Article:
Ask Hasselbalch‘s superhero movie Antboy hit it big with audiences and critics alike last year and was even sold to the birthplace of the genre, the US. Now the boy who gets superpowers when he’s bitten by an ant is returning to the big screen in Antboy II, again helmed by Hasselbalch and starring 13-year-old Oscar Dietz.
Peter Schønau Fog, who won the Nordic Council Film Prize for his darkly funny drama The Art of Crying (2007), is working on an adaptation of Christian Jungersen’s novel You Disappear. Zentropa is producing.
Janus Metz, who took top honours in Critics’ Week at Cannes 2010 for his war documentary Armadillo, is busy developing his international career: According to plan, he starts filming the noir thriller Galveston this fall, and he will also be directing the London-set Blowback, about a group of soldiers returning from Afghanistan.
After his resounding success with The Hunt, included winning awards at Cannes, Thomas Vinterberg is now releasing his adaptation of Thomas Hardy’s Far From the Madding Crowd. The film stars Carey Mulligan, Michael Sheen, Tom Sturridge and Matthias Schoenarts and is expected to open in 2014.
Director Per Fly is putting the financial crisis on TV with new series Follow the Money, a drama set in a world of white-collar crime. The series is produced by national broadcaster DR, which also brought us The Killing, Borgen and, most recently, The Legacy. The first ten episodes, out of a planned 20, will air in September 2015.
Tordenskiold is the title of the new film by Henrik Ruben Genz and also the name of a Danish naval legend. A silver-tongued seducer, Tordenskiold (figuratively, Thundershield) might be perceived as an 18th Century rock star. He died at the age of 30 under ignominious circumstances. The film is produced by Nimbus Film and release is scheduled for fall 2015.
Silent Heart is a return to the kind of intimate drama that brought Bille August international fame, winning the top prize at Cannes in 1988 and 1992 for Pelle the Conqueror and The Best Intentions, respectively. SF Film is producing with release set for late 2014.
The cringe-comedy Klown about two men behaving very badly, was the biggest blockbuster in Denmark in 2010. Now the duo, played by popular comedians Frank Hvam and Casper Christensen, are gearing up for new disasters. Once again, Mikkel Nørgaard is in the director’s chair, with Nutmeg Movies producing and a release set for 2015.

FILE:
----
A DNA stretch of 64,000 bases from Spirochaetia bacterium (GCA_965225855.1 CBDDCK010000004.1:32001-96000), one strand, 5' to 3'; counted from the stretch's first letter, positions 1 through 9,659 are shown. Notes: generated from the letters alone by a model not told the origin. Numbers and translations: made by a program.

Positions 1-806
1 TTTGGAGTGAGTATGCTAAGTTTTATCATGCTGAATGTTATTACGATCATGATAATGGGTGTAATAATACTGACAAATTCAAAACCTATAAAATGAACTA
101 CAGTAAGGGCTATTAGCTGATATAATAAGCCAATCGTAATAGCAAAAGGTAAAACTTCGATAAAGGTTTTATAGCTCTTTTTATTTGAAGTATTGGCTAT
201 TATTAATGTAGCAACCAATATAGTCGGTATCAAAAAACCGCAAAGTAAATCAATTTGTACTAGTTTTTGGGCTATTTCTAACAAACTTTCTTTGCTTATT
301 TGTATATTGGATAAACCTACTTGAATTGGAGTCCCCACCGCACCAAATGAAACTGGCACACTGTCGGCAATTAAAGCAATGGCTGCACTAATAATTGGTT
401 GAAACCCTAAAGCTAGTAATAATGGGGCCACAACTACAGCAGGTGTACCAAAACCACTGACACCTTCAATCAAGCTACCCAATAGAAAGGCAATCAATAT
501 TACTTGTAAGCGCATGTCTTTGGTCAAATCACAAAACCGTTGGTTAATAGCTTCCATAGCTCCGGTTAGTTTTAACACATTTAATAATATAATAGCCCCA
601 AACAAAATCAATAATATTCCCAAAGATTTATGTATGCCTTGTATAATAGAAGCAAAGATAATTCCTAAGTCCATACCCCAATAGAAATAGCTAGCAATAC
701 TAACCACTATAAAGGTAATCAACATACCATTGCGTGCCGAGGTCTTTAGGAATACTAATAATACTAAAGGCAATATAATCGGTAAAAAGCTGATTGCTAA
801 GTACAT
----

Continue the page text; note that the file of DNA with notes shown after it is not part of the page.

Michael Noer has made movies about gangs and prison inmates. In Key House Mirror, he looks at a woman – played by Danish screen and TV legend Ghita Nørby – who in the autumn of her life falls in love with a man who is not her husband. Nordisk Film is producing and release is scheduled for 2015.
Following his feature documentaries Jerusalem My Love and The Swenkas, Jeppe Rønde is readying his first feature fiction film. Suburbs (working title) is based on true events about a series of mysterious suicides among young people in south Wales. Expected release end of 2014.
Based on Laura Wade’s play, Lone Scherfig‘s drama Posh is set at Oxford University. Following two freshmen, the film shows how ambition and greed over the course of a single night at a pub can lead down some very dark paths. Release is scheduled for September.
Multiculturalism is a recurring theme for director, screenwriter, actor and erstwhile photographer Omar Shargawi. In his new drama Medina, Muslim Yusif and his pregnant Danish wife arrive in the city of that name. Soon, though, things start going horribly wrong, with dramatic consequences for Yusif’s future – and his faith. Nordisk Film is producing and release is scheduled for 2015.
Climate change spawns spectacular monsters in Danny’s Doomsday, a disaster movie set in mundane, everyday surroundings and directed by Martin Barnewitz. Most of all, though, it’s a film about the relationship of two young brothers, Barnewitz says. Produced by Miso Film, Danny’s Doomsday is expected to open in October.
Annette K. Olesen‘s Muleum is a bittersweet tale about a teenage girl, who loses the will to live when her closest relatives all perish in a plane crash. Dying, however, proves surprisingly difficult. Muleum is adapted from Norwegian author Erland Loe’s novel, and besides a feature film and a TV series, Olesen will tell the story in the form of 125 webisodes.
Ole Bornedal‘s TV series 1864 is about Denmark’s stinging defeat to the Prussians in that year. The protagonists are brothers Laust and Peter, who join the army and leave behind Inge, the girl they both love. The series opens on DR in October and is produced by Miso Film.
A dark, now almost forgotten chapter of European history plays an important part in Daniel Dencik‘s drama about Wulff Joseph Wulff, who travelled to the Danish territories on Africa’s Gold Coast in 1838 to set up plantations. Haslund Film is producing with release set for 2015.